The three have launched a campaign to collect a million signatures in support of changing the way Egyptians vote for a president.
Feminist author Nawal Saadawi, liberal sociologist Saad al-Din Ibrahim and former member of parliament Muhammad Hasanain said in a statement on Monday that the petition to parliament would be the first step in a coordinated campaign to change the system.
"We, the undersigned, call on the People's Assembly [parliament] to allow more than one candidate to compete for the position of President of the Republic in free direct elections starting with the presidential elections of 2005," the petition reads.
Saadawi said the candidates and their supporters would publicise their signature campaign with meetings across the country to mobilise people for change and explain the constitutional issues to them.
No legal right
"This is just the beginning," Saadawi added. At present, parliament chooses a sole presidential candidate whose name then goes to a popular referendum. President Husni Mubarak's ruling National Democratic Party dominates parliament.
NDP officials say parliament will nominate a candidate in May for a referendum in September. No one has said who the NDP candidate will be but Egyptians assume that Mubarak, 76 and in power since 1981, will seek a fifth six-year term.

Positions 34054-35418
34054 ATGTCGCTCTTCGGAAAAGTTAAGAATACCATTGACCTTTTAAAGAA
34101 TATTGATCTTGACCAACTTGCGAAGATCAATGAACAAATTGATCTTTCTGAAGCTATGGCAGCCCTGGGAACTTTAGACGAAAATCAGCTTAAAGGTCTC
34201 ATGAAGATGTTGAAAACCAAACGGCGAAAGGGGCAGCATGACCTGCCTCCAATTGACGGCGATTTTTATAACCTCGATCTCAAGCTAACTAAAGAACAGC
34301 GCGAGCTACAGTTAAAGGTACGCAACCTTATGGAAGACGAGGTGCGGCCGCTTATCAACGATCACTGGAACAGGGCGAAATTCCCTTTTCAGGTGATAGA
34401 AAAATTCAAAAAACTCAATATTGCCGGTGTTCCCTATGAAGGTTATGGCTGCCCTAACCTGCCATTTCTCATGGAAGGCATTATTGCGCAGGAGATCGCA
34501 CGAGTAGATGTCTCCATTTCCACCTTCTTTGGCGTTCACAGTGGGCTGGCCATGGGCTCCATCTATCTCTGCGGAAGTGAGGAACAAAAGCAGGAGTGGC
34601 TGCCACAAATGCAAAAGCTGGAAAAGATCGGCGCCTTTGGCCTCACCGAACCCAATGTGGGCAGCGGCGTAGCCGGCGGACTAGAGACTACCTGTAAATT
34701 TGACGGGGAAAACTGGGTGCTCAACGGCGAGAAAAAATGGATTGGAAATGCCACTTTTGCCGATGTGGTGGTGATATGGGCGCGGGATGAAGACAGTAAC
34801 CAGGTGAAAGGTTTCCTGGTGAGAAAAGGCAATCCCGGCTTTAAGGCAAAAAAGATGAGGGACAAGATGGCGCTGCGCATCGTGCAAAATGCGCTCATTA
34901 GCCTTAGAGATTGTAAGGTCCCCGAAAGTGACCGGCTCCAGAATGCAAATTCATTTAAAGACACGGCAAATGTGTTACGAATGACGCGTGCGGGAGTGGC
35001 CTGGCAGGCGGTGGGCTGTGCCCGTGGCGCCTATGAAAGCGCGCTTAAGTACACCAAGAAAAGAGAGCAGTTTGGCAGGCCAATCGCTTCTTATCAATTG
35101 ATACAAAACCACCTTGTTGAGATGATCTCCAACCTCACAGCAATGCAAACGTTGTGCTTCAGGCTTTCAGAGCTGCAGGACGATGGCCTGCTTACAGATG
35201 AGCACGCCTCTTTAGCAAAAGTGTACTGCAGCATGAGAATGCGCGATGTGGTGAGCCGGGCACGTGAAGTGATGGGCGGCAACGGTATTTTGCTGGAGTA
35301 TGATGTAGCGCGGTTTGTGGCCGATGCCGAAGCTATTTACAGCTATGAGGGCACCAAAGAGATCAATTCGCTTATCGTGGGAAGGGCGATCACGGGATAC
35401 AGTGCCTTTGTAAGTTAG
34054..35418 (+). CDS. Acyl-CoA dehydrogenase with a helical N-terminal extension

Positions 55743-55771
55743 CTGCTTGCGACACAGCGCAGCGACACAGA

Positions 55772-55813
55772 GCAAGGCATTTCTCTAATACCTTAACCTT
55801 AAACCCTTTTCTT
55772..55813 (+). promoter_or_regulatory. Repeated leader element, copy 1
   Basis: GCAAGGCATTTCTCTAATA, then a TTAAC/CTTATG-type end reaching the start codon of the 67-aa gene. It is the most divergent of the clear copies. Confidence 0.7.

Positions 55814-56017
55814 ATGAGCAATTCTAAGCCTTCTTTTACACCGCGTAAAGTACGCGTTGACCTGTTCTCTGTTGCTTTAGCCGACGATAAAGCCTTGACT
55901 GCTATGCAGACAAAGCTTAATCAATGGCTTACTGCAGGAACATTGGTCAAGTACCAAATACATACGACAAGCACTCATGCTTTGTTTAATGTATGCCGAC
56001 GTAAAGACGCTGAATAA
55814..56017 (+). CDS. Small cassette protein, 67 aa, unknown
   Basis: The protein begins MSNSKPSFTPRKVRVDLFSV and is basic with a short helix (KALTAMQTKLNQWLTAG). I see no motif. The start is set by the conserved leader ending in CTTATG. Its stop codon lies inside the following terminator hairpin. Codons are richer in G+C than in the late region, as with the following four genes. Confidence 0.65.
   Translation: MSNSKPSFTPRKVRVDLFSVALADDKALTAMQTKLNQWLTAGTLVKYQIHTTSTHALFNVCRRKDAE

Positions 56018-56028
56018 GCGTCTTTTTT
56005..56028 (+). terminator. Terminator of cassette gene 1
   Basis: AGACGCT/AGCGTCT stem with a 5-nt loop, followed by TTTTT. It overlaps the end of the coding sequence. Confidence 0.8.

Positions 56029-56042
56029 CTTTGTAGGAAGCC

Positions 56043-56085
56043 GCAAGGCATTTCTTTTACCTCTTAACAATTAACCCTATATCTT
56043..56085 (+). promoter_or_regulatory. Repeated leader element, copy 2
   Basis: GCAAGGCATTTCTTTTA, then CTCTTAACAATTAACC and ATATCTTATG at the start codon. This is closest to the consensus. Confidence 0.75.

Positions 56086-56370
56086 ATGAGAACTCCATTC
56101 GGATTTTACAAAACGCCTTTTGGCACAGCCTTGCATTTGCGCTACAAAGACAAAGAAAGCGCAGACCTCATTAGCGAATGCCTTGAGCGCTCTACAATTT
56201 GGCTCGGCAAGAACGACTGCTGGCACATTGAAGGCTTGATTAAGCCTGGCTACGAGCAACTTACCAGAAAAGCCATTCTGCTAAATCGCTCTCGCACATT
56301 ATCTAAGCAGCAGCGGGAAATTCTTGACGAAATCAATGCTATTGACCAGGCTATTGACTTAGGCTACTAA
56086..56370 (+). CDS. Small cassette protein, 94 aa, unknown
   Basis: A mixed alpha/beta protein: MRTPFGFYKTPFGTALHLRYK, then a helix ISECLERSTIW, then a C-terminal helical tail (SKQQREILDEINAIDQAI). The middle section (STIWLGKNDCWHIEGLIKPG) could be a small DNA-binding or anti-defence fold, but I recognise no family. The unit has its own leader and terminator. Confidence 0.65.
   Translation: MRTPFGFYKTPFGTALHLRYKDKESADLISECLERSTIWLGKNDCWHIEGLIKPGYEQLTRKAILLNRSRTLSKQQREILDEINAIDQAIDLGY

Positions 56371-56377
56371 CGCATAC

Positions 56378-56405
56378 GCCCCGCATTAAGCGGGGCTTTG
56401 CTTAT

Unless parliament amends the constitution, the three candidates will have no legal right to challenge Mubarak and their names will not appear on the referendum ballots.
Egyptians believe Gamal Mubarak
is being groomed to take over
Multi-candidate elections for the presidency are a consensus demand of the Egyptian opposition. The NDP says it will not consider changing the system until after this year's elections.
The petition is the latest of a series of public challenges to the system which has prevailed in Egypt since the overthrow of the monarchy in 1952.
In December, several hundred people demonstrated openly in central Cairo against a new term for Mubarak or any attempt to install his son as his successor.